Connecting...

W1siziisimnvbxbpbgvkx3rozw1lx2fzc2v0cy9vbnrhbgvudc9qcgcvzgvmyxvsdc1iyw5uzxiuanbnil1d

Investing in professional relationships is…

Investing in professional relationships is…

19 May by Deborah Wilson

W1siziisijiwmjevmduvmtkvmdqvmduvmjavmzvkmzhiodutnme2ms00ytazltllytatzddmzdi5ztm0mdfil0rxiejsb2cgqxbyawwuanbnil0swyjwiiwidgh1bwiilci4mdb4nduwiyjdxq

Everything in both your career and a thriving workplace!

Well, that’s the quick answer. Investing in professional relationships can also be:

  • Time consuming
  • Boring at times
  • Typically, all about the other person

Seasoned leaders feel all of these things at times too but ultimately, they understand that investing in professional relationships is really important! How you invest in people can look different depending on the circumstances. You may:

Organise weekly meetings with one of your team leaders: sure, they are likely autonomous but when you make the time to check in with the people you rely on daily to lead functions or others, you’ll give them the opportunity to discuss challenges, roadblocks and have your input which reduces the chances of being blind-sighted down the track.

Take a team member to an event with you: while giving you a chance to spend some time together, this also gives people a break from their office/home office and exposes them to different people and environments.

Show you care about people on a personal level: even the most dedicated of workers are people at the end of the day. People with families, interests outside of work, life challenges… keep the lines of communication open.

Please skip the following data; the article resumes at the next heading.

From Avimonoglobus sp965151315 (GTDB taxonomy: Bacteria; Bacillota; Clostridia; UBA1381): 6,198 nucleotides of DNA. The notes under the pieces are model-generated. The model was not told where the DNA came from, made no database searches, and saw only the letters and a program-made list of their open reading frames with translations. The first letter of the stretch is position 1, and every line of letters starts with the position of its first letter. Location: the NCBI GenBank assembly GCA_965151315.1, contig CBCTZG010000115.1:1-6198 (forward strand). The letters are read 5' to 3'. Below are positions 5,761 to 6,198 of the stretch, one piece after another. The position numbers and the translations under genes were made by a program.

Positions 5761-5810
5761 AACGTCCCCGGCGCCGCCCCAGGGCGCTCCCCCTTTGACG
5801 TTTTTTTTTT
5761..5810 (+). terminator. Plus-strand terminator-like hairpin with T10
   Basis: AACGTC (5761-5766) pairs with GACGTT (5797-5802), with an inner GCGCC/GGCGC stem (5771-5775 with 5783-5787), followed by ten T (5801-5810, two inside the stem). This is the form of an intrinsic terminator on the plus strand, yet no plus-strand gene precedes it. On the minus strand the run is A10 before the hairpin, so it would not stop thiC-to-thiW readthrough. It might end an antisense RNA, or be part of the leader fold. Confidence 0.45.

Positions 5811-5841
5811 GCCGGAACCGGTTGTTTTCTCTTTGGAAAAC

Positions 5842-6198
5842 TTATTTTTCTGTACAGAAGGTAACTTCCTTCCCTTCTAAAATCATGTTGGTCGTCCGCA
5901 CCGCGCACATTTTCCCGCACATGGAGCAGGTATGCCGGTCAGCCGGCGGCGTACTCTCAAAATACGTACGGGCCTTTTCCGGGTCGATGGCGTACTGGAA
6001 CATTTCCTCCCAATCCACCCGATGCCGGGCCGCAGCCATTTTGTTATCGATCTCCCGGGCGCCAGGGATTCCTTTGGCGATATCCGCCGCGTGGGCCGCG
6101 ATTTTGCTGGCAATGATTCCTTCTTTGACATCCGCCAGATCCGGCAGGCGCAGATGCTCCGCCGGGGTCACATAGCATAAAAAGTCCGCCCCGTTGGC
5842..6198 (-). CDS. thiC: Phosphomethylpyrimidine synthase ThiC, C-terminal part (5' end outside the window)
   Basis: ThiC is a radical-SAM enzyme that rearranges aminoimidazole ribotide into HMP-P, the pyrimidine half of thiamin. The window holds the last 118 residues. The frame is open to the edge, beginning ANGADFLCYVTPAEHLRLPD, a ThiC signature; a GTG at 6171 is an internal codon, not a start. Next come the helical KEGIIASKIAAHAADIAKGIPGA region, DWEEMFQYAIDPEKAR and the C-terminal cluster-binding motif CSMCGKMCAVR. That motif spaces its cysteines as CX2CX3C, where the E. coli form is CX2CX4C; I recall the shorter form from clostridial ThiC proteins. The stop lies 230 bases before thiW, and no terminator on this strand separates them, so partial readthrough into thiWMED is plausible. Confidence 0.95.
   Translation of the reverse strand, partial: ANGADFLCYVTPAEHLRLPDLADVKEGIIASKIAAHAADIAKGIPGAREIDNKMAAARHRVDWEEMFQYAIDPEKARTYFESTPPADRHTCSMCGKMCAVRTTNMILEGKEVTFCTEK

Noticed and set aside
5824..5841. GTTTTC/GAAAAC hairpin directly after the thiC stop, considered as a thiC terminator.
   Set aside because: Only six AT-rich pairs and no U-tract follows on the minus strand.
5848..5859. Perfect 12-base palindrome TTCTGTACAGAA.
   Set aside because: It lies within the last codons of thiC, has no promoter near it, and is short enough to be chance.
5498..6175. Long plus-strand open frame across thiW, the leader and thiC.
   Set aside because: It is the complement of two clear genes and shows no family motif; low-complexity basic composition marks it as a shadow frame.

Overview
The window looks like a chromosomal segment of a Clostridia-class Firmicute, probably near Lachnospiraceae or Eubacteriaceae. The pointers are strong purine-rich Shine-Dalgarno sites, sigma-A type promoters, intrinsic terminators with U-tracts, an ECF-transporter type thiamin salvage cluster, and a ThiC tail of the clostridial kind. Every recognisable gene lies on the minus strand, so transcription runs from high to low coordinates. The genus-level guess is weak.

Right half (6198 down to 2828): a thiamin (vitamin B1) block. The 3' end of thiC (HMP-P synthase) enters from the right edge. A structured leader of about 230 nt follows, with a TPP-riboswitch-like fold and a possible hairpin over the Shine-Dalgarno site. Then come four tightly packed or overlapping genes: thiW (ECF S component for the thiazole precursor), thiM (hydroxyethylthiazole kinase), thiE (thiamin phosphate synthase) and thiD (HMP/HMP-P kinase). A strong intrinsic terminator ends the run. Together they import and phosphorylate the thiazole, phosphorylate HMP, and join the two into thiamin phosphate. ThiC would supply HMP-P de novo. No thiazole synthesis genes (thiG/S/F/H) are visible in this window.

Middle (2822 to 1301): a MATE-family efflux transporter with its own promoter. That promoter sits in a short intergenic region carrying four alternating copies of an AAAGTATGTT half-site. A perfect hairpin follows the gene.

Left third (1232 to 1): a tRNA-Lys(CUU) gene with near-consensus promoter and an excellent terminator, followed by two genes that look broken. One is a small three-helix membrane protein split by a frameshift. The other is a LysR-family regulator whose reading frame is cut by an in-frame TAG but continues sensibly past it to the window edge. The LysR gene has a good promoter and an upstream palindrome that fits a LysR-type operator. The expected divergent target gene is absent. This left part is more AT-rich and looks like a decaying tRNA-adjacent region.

Here’s my question to you: who do you need to invest in? Make a list — think about how investing in someone else may benefit you in the short or long-term. The best leaders understand that thriving workplaces and careers are about giving and taking.

Sometimes, we can work beside people for years and think we know everything about them that there is to know. More often than not, we don’t. We only know what information we’re receiving on a surface level because we haven’t made any effort to really get to know that person.

If you’re asking yourself the hard questions and come to the conclusion that you have mostly superficial relationships, consider what makes them superficial. What do they look like? Some tell-tale signs may include:

  • A lack of depth in conversations — do you find yourself saying, “Good morning” or “See you tomorrow” to others but not much else?
  • Feeling a lack of motivation — sure, some people can sit at a desk all day without any interaction but most people need some level of people contact and interest. Just because someone is quiet and does their job well, this doesn’t mean they are happy at work.
  • Noticing that others are withdrawn — yes, people’s tasks and responsibilities are important but the workplace environment is equally important. You’ll find that your best performers genuinely enjoy who they work alongside, in addition to how they are spending their day.

If you want to have good working relationships with your colleagues (or let’s face it, anyone in your life), you have to invest in them and respect that people develop connections at a different pace. You have to invest time. Getting to know someone well — I’m not talking about their coffee order or what they order for lunch from the café every Friday — takes a lot of time.

Once you have established strong relationships in the workplace, everything changes. You will start to trade stories with others, reciprocate favours, communication is streamlined and when difficult issues arise, you’ll feel like you can be open and transparent because you’re not talking with a stranger.

Making the time to understand someone provides us with great insights into everything from their personality (are they more introverted or extroverted?), their tolerance for stress, signs they are struggling and so on.

So, when was the last time you felt that someone really invested in you?

Deborah Wilson is a Thought Leader and a Career Strategist. She takes a personalised approach to strategic career coaching and career transitions, mentoring and leadership development. Deborah provides expert guidance for individuals while supporting organisations through change and connecting people and purpose.